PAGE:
LinkedIn Conscious Business Week 10: Perspectives
From the introduction:
For each week of this course I am going to take my notes on what I learned and turn it into a short blog post. I am hoping this will encourage you to take a look at the course and maybe do it yourself.
This weeks notes on Conscious Business focus on perspectives.
Perspective of Smart People
This is the most obvious perspective and because of that, we often take it as the truth.
I went into the theatre and sat down to watch a movie. But I was getting really annoyed because the movie was so dark. I couldn’t believe the owner of the theatre would choose to play a movie of such poor quality. But, about fifteen minutes in, I remembered it was a sunny day outside and I was wearing sunglasses. I reached up and touched my face, and sure enough, I was still wearing the sunglasses.
This story illustrates that people don’t see the world as it is, they see it how they see it. Their sense perceptions are conditioned by the filters they place on their senses.
And so the first person perspective isn’t the truth, it is just another perspective.
This is the perspective of your counterpart. So, in a conversation, it would be the person you are talking to. To think about this perspective is to imagine what it would be like to see me looking and talking to you.
It takes empathy to imagine what it’s like to be another person. Imagine I have a deck of cards and I pick one at random. I look at it and discover that it’s a 2 of Spades. Then I show you so that I can only see the back of the card. Having the second perspective means being able to imagine what you are seeing as you’re interactive with me and the situation. That is, imagining you are also viewing a 2 of Spades.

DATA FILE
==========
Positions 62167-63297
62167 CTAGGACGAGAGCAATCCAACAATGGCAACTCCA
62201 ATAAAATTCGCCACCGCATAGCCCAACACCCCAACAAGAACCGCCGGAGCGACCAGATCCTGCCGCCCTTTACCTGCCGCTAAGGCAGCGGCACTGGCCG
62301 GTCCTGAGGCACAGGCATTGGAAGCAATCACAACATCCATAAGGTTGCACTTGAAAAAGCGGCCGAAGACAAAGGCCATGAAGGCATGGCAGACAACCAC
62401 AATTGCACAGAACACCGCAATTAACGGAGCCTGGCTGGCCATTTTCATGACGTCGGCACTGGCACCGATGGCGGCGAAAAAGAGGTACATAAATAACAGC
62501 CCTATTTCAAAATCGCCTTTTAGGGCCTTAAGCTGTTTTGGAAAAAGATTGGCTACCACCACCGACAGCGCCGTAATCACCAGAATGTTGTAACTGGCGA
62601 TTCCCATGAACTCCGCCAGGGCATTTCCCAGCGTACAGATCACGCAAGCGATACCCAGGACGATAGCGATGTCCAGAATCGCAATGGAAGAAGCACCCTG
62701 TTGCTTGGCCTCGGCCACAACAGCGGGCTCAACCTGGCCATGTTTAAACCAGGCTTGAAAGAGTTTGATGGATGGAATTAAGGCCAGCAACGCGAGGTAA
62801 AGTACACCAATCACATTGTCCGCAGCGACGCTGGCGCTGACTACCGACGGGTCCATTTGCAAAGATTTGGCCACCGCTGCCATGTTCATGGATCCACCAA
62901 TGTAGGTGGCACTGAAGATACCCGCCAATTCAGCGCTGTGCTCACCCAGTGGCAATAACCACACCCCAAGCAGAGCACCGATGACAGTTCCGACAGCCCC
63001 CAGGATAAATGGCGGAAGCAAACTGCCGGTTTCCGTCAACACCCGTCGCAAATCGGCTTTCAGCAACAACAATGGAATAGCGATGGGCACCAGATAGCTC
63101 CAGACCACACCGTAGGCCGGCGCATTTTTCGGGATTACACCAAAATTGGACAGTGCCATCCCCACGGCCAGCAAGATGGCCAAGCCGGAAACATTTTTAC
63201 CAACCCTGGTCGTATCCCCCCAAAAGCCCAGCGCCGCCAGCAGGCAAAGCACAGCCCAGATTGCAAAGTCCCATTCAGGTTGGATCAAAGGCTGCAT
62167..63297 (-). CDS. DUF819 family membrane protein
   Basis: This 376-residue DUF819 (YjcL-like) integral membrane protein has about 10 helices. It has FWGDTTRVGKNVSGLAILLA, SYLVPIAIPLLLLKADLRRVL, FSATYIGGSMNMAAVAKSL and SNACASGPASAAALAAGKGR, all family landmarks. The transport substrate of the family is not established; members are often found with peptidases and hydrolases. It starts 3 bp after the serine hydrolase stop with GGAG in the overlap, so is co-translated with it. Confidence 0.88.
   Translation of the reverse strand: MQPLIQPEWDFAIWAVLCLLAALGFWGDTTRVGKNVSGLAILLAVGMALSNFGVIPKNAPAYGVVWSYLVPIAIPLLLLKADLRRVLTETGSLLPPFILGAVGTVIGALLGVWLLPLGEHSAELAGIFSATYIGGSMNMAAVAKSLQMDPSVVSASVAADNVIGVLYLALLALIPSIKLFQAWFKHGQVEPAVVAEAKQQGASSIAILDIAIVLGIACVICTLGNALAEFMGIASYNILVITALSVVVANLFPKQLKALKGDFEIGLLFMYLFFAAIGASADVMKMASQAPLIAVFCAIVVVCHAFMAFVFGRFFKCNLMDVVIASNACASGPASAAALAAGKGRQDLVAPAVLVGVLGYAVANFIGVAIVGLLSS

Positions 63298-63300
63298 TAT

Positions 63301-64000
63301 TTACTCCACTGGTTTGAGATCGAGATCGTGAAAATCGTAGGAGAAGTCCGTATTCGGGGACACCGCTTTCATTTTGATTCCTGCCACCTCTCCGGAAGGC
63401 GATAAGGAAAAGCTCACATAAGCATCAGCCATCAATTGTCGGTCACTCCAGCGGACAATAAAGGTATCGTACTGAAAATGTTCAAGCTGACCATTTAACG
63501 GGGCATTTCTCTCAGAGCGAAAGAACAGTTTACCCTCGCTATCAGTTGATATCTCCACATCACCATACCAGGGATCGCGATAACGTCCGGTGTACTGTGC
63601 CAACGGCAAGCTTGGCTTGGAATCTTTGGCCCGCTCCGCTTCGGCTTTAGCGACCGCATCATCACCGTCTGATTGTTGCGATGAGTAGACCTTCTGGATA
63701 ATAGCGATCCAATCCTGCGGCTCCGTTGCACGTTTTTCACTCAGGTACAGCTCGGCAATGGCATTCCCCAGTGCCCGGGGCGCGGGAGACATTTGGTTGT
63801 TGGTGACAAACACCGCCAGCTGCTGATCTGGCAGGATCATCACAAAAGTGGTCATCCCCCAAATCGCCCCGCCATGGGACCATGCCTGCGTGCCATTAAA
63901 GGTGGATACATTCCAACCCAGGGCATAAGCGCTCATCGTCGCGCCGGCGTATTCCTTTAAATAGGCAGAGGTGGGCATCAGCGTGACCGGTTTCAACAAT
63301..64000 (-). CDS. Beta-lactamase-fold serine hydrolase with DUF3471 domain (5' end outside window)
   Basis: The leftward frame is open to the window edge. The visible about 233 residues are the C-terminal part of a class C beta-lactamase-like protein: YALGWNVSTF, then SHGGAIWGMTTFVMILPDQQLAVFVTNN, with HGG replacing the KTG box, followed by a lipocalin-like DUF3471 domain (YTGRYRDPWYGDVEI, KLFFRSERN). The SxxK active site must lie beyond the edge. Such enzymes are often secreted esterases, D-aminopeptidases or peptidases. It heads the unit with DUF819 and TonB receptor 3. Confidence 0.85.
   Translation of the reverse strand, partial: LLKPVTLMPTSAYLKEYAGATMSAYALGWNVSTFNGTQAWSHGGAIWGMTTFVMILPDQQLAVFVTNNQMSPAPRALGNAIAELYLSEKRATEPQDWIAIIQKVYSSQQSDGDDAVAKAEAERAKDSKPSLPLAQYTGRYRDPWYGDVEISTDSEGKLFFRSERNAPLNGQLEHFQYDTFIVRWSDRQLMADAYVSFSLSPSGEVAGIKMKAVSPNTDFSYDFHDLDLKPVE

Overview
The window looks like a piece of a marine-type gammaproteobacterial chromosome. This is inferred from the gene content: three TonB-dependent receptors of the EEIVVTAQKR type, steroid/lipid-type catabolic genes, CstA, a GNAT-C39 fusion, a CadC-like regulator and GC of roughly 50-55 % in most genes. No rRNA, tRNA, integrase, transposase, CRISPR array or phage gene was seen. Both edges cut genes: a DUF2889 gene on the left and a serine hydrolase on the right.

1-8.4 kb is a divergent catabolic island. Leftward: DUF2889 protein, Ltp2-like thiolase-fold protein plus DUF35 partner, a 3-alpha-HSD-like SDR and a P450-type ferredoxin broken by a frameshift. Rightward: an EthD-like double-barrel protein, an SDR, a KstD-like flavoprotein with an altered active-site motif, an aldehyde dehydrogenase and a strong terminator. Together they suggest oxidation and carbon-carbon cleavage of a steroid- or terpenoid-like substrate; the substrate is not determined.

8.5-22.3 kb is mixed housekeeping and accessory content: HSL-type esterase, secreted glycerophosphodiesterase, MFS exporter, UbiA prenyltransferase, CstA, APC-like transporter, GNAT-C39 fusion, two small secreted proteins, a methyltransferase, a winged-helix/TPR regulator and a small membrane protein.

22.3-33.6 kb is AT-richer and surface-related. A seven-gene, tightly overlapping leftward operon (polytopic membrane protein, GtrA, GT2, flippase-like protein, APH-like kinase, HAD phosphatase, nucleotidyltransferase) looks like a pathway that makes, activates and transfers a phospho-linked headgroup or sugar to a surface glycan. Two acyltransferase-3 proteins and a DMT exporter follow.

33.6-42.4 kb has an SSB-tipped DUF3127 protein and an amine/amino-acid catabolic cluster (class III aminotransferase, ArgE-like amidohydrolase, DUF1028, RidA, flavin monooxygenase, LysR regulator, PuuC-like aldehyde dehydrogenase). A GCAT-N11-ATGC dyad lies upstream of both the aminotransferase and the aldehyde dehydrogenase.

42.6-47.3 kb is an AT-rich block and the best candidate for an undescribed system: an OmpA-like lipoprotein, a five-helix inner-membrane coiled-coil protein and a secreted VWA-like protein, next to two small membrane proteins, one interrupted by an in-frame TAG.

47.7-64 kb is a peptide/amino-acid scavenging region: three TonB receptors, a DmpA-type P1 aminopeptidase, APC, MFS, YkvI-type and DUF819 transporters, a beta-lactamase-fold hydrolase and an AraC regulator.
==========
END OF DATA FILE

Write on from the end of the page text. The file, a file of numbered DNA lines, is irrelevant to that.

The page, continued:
Someone that is not in this conversation, but could be watching it from the side. This comes up whenever talking about “him” or “her”.
This perspective is about other stake holders in the conversation. They are all people who care, or who we care about. Consider having a meeting with clients and other team mates, and as you’re presenting a colleague of yours yells out that there is a wrong number on your slide.
As the first perspective, you understand your position and feeling. You may be angry that they embarrassed you or are disrupting your flow. The second perspective is understanding from their point of view and imagining what they are feeling. Then, the third perspective would be to understand what the clients also sitting in on this meeting are seeing as well.
This is anyone or no one. Anyone means anyone who doesn’t have a specific description and is not attached to the situation.
When you’re watching a movie you can put yourself in the first perspective of any of the characters. As you take the perspective of each of the characters, the world may appear differently. But you know that you are a spectator of the movie, as someone that is not anyone. This allows you to switch between each of the characters perspectives with ease.
At this level you can see the whole system. And so you can often pick up on things that the first, second, and third perspectives missed. Because you can see it with detached objectivity. This is extremely valuable, especially when it comes to problem solving.
A person who has kindness and compassion for everyone engaging in this exchange. Think about the dramatic technique of breaking the fourth wall, into engaging with the fifth perspective.
This is looking at the world through the eyes of love and compassion. Asking yourself question like “What would Jesus do?” is thinking about the world through the eyes of the fifth perspective. This is the view of seeing everything with the intention of making it better.
This perspective is always powerful to inform in a loving, compassionate, yet intelligent way.
Perspectives, other than first person, can be hard to comprehend and even harder to consider in stressful moments. It’s easy to say that improvements will come with practice but I also thing that an important topic which will help with improving your awareness of different perspectives is the final topic: Mindfulness.